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Study: Calls to poison centers in child ADHD drug cases up 64 percent

By Sommer Brokaw
Study: Calls to poison centers in child ADHD drug cases up 64 percent
A new study shows calls to U.S. poison control centers for child and adolescent exposure to ADHD drugs like Ritalin, pictured, rose 64 percent from 2000 to 2014. File Photo by Sponge/Wikimedia Commons

May 21 (UPI) -- Child exposure to ADHD drugs is increasing in the United States -- marked by a jump of more than 60 percent over a 14-year period, a new study showed Monday.

The study in the journal of the American Academy of Pediatrics looked at calls to U.S. poison control centers to see if ADHD exposures were on the rise. The answer was yes.

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The study found more than 156,000 calls for unintentional and intentional exposures of the drugs to U.S. children and adolescents between 2000 and 2014 -- an increase of 64 percent.

The report said exposures increased 71 percent from 2000 to 2011, and decreased 6 percent from 2011 to 2014. More than three quarters involved children under 12.

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"[ADHD] is the most commonly diagnosed neurobehaviorial disorder in children," said Dr. Gary Smith of the Nationwide Children's Hospital. "Almost 70 percent of children with ADHD are taking medication and the number of children taking ADHD medications is increasing in this country."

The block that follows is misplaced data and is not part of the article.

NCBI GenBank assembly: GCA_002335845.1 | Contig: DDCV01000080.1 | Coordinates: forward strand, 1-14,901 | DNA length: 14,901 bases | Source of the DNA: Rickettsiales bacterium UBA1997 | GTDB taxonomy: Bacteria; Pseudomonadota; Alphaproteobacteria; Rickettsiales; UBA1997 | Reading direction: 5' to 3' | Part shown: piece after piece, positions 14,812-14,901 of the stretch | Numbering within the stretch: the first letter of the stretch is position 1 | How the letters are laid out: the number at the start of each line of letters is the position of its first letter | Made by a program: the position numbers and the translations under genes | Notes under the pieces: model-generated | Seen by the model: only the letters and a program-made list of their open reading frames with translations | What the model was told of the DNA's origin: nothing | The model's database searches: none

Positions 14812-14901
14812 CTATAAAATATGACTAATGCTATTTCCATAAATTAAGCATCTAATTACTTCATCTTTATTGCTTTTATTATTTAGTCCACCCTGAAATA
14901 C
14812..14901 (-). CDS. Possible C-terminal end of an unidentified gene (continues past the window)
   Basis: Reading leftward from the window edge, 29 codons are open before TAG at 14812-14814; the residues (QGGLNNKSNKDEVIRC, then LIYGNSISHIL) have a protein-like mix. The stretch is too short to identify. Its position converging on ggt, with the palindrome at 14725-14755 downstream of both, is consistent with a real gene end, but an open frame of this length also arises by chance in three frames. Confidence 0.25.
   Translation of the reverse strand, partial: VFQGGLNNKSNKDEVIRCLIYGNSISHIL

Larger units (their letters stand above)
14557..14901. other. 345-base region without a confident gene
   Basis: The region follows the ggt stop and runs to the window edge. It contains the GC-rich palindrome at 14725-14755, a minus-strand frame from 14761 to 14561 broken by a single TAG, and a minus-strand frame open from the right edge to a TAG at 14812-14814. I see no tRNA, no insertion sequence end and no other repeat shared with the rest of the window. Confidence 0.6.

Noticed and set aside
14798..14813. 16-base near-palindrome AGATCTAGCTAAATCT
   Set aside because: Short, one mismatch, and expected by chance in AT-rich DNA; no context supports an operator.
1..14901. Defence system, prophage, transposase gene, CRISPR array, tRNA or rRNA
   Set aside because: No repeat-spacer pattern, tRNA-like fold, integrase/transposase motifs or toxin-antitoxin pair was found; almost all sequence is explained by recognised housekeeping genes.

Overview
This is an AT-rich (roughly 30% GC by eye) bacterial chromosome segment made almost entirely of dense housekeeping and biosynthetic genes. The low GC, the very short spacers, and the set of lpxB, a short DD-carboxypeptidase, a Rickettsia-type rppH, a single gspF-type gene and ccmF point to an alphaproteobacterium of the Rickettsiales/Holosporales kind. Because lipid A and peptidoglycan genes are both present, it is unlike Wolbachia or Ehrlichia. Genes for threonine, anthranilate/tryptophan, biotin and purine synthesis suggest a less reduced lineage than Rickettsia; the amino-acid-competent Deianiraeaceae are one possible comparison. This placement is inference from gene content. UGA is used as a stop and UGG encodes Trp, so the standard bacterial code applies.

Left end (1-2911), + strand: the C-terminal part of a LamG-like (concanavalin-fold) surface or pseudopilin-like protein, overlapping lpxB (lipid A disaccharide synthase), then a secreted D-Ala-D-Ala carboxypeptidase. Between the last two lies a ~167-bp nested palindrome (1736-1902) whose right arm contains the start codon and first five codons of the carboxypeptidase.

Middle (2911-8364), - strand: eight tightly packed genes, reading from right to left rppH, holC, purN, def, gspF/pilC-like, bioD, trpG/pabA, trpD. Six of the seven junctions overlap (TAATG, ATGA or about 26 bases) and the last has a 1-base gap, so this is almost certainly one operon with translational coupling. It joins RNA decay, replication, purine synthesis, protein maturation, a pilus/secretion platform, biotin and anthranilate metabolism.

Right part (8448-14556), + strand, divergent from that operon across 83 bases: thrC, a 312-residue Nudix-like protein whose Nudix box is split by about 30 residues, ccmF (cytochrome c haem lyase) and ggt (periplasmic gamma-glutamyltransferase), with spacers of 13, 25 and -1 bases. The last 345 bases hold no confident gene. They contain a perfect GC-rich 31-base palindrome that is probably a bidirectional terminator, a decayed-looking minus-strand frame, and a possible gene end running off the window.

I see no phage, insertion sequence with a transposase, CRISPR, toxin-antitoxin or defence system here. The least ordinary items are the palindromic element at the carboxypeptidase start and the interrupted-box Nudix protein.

The study found the most common reason for exposure was therapeutic error, at about 42 percent. Intentional exposures, including suicide and drug abuse, accounted for half for those aged 13-19.

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The majority, 60 percent, did not seek treatment. Six percent were hospitalized and three died.

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"Exposures associated with suspected suicide or medication abuse and misuse among adolescents are of particular concern," the study said.

"Unintentional and intentional pediatric exposures to ADHD medications are an increasing problem in the United States, affecting children of all ages."

The study came one day after National Rifle Association President Oliver North told "Fox News Sunday" the drug Ritalin, often used to treat ADHD, could be partly responsible for recent school shootings.

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